TasWater’s four new water treatment plants supplying Gladstone, Cornwall, Wayatinah, Fentonbury and Westerway are now in operation.

The stringent water quality testing program done over several weeks has begun in Gladstone, Cornwall and Wayatinah for the Department of Health and Human Services (DHHS) to determine if the boil water alerts in these towns can be lifted. The testing program for Fentonbury and Westerway is also set to begin.

Gladstone and Cornwall in the state’s north-east and Wayatinah in the central highlands received modular water treatment plants constructed in a factory in Launceston by TasWater contractor TRILITY and its partner Hydramet.

Local company Stornoway have completed installation of a new treatment plant on site to supply both Fentonbury and Westerway in the Derwent Valley.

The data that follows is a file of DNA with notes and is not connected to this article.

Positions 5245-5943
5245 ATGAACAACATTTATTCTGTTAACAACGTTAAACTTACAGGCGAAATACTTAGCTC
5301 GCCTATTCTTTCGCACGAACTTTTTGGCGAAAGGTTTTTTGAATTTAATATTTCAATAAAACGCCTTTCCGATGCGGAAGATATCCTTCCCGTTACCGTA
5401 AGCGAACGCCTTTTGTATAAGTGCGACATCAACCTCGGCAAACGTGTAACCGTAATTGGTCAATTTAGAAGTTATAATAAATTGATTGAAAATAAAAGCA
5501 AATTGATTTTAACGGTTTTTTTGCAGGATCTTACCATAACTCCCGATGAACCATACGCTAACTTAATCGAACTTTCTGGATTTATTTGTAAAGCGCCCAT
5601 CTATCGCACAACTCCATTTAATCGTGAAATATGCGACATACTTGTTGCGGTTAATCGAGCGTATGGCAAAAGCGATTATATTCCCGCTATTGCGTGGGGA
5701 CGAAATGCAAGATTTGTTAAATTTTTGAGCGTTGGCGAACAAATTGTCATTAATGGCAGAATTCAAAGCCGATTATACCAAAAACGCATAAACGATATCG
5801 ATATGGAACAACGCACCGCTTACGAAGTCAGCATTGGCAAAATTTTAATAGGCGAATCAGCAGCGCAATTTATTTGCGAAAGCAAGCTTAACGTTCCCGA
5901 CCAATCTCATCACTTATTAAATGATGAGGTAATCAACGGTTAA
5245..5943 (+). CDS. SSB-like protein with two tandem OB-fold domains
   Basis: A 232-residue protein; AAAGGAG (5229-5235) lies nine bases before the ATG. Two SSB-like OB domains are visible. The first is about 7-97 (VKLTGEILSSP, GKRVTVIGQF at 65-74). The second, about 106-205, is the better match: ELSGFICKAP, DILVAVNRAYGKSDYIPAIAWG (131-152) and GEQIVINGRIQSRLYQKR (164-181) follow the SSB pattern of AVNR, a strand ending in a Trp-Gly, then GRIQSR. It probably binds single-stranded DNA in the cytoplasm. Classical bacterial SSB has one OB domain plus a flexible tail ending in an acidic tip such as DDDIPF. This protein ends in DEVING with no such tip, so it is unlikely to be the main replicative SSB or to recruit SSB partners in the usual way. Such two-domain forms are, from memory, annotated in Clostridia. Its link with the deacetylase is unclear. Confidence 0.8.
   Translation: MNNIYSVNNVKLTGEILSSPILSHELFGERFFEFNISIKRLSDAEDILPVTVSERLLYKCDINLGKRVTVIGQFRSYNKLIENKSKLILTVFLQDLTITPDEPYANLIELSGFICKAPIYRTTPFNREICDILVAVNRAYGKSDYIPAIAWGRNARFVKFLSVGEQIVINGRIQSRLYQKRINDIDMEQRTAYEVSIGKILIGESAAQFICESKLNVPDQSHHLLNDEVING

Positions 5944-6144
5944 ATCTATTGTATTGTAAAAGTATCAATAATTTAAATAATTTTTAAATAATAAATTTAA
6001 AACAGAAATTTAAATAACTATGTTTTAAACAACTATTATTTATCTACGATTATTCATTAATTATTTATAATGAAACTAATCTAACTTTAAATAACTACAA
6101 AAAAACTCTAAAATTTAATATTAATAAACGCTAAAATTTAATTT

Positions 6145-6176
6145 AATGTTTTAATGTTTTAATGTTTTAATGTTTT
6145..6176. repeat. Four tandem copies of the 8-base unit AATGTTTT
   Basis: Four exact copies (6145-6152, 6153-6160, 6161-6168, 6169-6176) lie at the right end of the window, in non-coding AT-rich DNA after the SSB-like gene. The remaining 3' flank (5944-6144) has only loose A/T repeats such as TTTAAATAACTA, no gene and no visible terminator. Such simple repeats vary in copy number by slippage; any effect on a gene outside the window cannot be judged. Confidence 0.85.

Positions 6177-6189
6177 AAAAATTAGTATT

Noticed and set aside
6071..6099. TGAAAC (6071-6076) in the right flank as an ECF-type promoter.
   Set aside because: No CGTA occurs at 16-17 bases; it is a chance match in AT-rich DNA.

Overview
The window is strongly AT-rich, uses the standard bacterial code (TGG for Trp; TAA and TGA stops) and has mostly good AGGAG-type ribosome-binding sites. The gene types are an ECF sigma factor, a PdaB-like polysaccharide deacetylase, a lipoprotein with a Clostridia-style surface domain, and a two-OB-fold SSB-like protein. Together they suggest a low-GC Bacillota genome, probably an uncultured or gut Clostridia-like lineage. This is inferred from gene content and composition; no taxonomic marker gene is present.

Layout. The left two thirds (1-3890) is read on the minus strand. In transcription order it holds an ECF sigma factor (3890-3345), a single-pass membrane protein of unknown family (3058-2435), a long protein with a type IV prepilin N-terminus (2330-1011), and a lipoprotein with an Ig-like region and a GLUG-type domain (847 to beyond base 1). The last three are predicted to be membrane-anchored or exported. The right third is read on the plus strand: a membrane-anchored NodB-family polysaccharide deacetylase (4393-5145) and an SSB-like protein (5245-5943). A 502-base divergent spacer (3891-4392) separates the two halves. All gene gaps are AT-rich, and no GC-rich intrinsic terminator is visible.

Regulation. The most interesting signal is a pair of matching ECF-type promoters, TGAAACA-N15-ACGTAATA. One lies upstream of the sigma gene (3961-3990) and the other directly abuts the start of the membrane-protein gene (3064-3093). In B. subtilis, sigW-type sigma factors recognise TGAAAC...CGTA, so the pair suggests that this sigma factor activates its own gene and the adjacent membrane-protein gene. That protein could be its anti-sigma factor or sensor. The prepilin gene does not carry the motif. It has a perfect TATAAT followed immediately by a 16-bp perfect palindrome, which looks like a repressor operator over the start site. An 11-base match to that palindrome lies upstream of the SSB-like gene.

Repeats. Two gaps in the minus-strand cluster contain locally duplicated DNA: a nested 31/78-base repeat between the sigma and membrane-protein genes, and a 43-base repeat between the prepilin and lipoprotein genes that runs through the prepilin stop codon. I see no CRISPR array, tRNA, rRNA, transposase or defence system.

TasWater CEO, Mike Brewster, says this is an important milestone on the road to achieving the removal of these long-standing public health alerts in the regional towns across the state.

“Soon the 280 TasWater customers in these five regional towns will have access to clean, safe drinking water, but we aren’t quite there yet.” Mr Brewster said.

“We would like to stress to our customers to continue to boil their water before consuming it until the comprehensive testing is complete and the DHHS have removed the public health alerts.

“Since we began our 24glasses – Regional Water Supply Program, 13 public health alerts have been lifted with the remaining set to be removed by the end of August this year.

“This is a great outcome for our customers and for the future development and tourism in regional areas of our beautiful state.”

TasWater will keep the community informed of progress ahead of the DHHS approving the lifting of public health alerts relating to the use of water, which for now remain in place.

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